*a*: Forward direction of ADCP, beam 3 pointing direction.*b*: Current direction, direction in which the water is moving.*c*: Magnetic north, the heading of a correctly compensated compass.*d*: Direction in which an uncorrected compass points.*e*: Geographic north, lines of constant longitude.^{3}*α*: Angle between*b*and*a*, current direction in instrument coordinates.*β*: Angle between*a*and*c*, correct heading to magnetic north in instrument coordinates.*γ*: Angle between*a*and*d*, uncorrected ADCP compass heading. This is what the ADCP incorrectly records as its magnetic heading. Note that this does not yet account for the declination*δ*, which is only applied during processing on shore after the recovery.*δ*: Angle between*c*and*e*, declination, also known as variation. This is the difference between the directions to magnetic north and geographic north. For oceanographic purposes, it is a known geophysical external parameter that for any location and time on Earth can be retrieved from a numerical model (such as http://ngdc.noaa.gov/geomag/magfield.shtml).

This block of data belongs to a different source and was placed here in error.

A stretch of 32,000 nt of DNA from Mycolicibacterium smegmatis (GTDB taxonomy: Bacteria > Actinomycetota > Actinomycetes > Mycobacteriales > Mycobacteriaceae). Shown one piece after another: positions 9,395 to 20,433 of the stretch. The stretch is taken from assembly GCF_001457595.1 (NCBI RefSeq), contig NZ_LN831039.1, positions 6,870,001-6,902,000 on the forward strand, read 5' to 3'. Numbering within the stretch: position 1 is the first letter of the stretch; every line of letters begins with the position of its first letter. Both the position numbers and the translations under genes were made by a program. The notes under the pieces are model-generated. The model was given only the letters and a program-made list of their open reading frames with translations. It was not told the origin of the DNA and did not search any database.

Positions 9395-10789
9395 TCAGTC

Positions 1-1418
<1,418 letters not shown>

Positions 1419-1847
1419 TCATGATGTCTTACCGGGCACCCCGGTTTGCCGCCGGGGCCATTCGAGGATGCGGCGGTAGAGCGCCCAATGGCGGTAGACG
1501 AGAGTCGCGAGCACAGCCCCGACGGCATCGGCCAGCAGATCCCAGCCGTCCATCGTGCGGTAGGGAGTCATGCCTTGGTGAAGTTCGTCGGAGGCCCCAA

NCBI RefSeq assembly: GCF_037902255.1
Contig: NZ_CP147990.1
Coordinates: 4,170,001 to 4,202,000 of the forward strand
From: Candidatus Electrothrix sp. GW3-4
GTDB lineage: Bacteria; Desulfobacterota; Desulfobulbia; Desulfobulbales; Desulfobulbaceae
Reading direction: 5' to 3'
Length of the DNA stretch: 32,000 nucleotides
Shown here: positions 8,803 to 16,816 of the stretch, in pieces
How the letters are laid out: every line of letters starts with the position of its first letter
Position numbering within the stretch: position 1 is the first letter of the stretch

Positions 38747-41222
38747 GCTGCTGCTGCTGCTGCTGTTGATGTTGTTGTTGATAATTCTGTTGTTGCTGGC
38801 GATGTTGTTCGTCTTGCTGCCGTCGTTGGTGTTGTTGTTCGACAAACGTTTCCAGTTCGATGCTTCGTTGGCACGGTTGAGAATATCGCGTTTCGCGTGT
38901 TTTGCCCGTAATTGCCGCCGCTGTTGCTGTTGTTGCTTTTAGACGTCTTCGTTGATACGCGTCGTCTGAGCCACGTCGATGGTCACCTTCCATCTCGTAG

The quantities measured during the deployment with two overlapping instruments as described in the previous section can be expressed in terms of the above-defined directions and angles:

*γ*: Uncorrected heading of upper ADCP.*D*_{bot}: Current direction of lower ADCP/ACM after onshore processing, including correction for magnetic declination*δ.*This current direction measurement is assumed not to be affected by a compass deviation.*D*_{top}=*α*+*γ*+*δ*: Current direction of upper ADCP after onshore processing that was affected by a compass deviation.

The correct current direction of the upper ADCP would be . But if, as assumed, the records from the two instruments are overlapping, then the correct current directions from the two instruments should be identical, that is, .

The following quantities are needed to construct the compass deviation curve as defined in Eq. (1):